The bears were firmly in charge today, sending Wall Street and stocks in Europe lower, amid intensifying concern about the sustainability of global economic expansion.
Those worries were reflected in recommendations such as from Goldman Sachs, which said it expects the Standard & Poor's 500 Index to drop about 5 per cent from current levels. In late afternoon trading in New York, the S&P 500 index was trading 1.82 per cent lower at 1,331.07.
"With incremental US monetary policy on hold, the market will need to confront a deteriorating growth picture near term." Goldman Sachs said in a note. "We are recommending a short position in the S&P 500 index with a target of 1,285."
The Dow Jones Industrial Average was last 1.62 per cent weaker on the day, while the Nasdaq Composite Index was down 1.92 per cent.
Compounding indications of a slowdown around the globe was a survey showing that China's manufacturing industry might contract for an eighth consecutive month and that business activity across the euro zone shrank for a fifth straight month in June.
Following yesterday's downgraded expectations for US economic growth by the Federal Reserve, data released today failed to inspire confidence about the outlook.
"Markets are worried about the slowdown, not only in US figures but all around the world," Jeffrey Saut, chief investment strategist at Raymond James Financial in St. Petersburg, Florida, told Reuters. "The market was extremely overbought coming into this week, and the news gave it an excuse to sell off."
American manufacturing expanded at its most tepid pace in 11 months in June. Factory activity in the Mid-Atlantic region dropped to the lowest in 10 months this month, home resales dropped in May and the number of Americans filing new applications for unemployment benefits eased marginally last week.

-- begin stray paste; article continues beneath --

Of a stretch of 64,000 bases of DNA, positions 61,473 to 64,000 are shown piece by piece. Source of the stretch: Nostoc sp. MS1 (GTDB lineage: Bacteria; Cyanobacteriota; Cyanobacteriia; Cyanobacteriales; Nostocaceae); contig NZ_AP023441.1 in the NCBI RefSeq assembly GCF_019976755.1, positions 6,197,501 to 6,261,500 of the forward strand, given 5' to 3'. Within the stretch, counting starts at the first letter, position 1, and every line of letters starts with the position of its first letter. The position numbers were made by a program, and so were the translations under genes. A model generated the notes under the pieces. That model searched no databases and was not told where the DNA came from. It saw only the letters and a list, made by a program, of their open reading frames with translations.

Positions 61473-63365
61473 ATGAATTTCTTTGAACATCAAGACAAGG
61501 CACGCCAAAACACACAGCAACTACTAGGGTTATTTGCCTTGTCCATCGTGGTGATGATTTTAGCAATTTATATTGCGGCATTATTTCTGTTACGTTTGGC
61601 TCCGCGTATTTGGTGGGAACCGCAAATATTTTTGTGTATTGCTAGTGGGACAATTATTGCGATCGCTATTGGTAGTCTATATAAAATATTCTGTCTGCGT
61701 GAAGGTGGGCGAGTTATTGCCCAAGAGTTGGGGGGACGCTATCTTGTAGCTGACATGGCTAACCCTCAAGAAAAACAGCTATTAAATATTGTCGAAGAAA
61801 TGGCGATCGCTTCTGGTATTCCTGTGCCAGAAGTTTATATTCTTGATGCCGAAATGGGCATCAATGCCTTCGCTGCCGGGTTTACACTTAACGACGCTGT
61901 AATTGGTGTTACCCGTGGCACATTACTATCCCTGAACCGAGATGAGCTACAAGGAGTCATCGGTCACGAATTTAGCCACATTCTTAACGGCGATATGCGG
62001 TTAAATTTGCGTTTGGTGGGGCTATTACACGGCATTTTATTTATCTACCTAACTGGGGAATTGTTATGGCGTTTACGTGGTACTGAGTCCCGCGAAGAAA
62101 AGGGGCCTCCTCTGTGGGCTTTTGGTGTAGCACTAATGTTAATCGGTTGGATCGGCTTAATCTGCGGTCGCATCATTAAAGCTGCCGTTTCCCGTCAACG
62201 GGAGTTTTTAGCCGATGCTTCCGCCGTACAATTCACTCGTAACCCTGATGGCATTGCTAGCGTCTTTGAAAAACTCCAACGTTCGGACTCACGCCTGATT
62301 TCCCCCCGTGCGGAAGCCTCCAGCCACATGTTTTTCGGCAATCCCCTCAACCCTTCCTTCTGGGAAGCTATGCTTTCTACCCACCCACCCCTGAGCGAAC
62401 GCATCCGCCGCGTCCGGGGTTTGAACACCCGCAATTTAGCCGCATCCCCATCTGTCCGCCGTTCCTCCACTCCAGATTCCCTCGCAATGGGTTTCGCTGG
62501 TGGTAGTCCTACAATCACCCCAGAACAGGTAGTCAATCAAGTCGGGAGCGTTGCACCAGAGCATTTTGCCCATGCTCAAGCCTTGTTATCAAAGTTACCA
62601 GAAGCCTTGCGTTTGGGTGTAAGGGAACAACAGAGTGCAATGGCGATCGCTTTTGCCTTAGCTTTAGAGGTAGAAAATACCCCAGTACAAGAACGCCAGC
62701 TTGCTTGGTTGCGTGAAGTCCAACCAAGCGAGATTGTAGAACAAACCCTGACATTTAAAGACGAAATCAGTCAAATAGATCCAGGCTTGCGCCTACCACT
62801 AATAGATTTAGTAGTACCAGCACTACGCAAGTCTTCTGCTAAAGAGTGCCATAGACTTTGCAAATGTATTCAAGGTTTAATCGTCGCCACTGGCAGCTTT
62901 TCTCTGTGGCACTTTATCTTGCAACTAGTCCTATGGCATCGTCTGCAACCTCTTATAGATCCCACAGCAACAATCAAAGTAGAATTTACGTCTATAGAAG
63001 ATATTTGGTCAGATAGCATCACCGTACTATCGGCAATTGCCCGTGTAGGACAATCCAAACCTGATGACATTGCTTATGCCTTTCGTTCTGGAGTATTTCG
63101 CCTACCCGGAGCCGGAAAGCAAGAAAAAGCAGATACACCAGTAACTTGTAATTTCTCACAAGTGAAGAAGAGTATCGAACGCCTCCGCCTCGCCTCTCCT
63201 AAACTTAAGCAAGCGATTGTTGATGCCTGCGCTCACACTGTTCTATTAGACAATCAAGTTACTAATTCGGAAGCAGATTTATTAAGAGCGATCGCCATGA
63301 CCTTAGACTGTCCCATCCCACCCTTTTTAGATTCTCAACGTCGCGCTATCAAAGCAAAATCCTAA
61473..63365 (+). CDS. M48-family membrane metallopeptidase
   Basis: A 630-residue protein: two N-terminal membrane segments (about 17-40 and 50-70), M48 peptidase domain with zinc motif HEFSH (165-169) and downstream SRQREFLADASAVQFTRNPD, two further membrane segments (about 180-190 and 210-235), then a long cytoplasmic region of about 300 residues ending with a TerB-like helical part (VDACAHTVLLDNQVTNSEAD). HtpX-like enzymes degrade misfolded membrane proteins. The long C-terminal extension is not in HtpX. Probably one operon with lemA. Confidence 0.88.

"Today's numbers are ugly. The economy is in another mid-year slump, growth will struggle to breach 2 per cent and the odds are rising that the Fed will need to do more, probably as soon as its August meeting," Ryan Sweet, a senior economist at Moody's Analytics in West Chester Pennsylvania, told Reuters.
Commodities responded accordingly, as oil, gold and silver dropped amid concern the slowdown will crimp demand for raw materials.
And there's more bad news ahead.
Moody's Investors Service has told banks that later today it may announce downgrades of the credit ratings of as many as 17 lenders and securities firms with global capital markets operations, Bloomberg News reported, citing two people with knowledge of the plans. The announcement may come after the close of trading in New York today, said one of the people.
In Europe, the Stoxx 600 Index ended the session with a 0.5 per cent fall for the day.
Spain met solid demand for its debt sales today but had to pay a premium to attract investors.
The nation sold 2.2 billion euros of debt maturing in 2014, 2015 and 2017, exceeding the maximum target of 2 billion euros., according to Bloomberg. The notes maturing in April 2014 were sold at an average yield of 4.706 per cent, compared with 2.069 per cent when they were last auctioned in March. Demand for the securities was 3.97 times the amount allotted, up from 2.81 times in March.
Investors are betting the highly indebted nation will receive financial assistance to help its struggling banks survive. A private-sector report published today estimated that its banks might require up to 62 billion euros of fresh capital.